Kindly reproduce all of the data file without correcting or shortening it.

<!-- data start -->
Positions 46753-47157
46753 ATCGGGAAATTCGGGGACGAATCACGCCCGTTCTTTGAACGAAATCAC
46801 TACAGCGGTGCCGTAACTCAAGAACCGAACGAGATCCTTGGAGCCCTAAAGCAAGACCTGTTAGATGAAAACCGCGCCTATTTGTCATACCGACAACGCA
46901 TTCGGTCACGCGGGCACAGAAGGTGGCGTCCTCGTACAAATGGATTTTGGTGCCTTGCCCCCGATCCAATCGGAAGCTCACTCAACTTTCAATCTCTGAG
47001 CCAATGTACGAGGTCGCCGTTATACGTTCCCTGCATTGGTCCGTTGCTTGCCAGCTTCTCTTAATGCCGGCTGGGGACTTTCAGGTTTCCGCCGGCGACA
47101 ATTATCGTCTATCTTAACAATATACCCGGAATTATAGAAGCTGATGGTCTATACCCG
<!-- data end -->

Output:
Positions 46753-47157
46753 ATCGGGAAATTCGGGGACGAATCACGCCCGTTCTTTGAACGAAATCAC
46801 TACAGCGGTGCCGTAACTCAAGAACCGAACGAGATCCTTGGAGCCCTAAAGCAAGACCTGTTAGATGAAAACCGCGCCTATTTGTCATACCGACAACGCA
46901 TTCGGTCACGCGGGCACAGAAGGTGGCGTCCTCGTACAAATGGATTTTGGTGCCTTGCCCCCGATCCAATCGGAAGCTCACTCAACTTTCAATCTCTGAG
47001 CCAATGTACGAGGTCGCCGTTATACGTTCCCTGCATTGGTCCGTTGCTTGCCAGCTTCTCTTAATGCCGGCTGGGGACTTTCAGGTTTCCGCCGGCGACA
47101 ATTATCGTCTATCTTAACAATATACCCGGAATTATAGAAGCTGATGGTCTATACCCG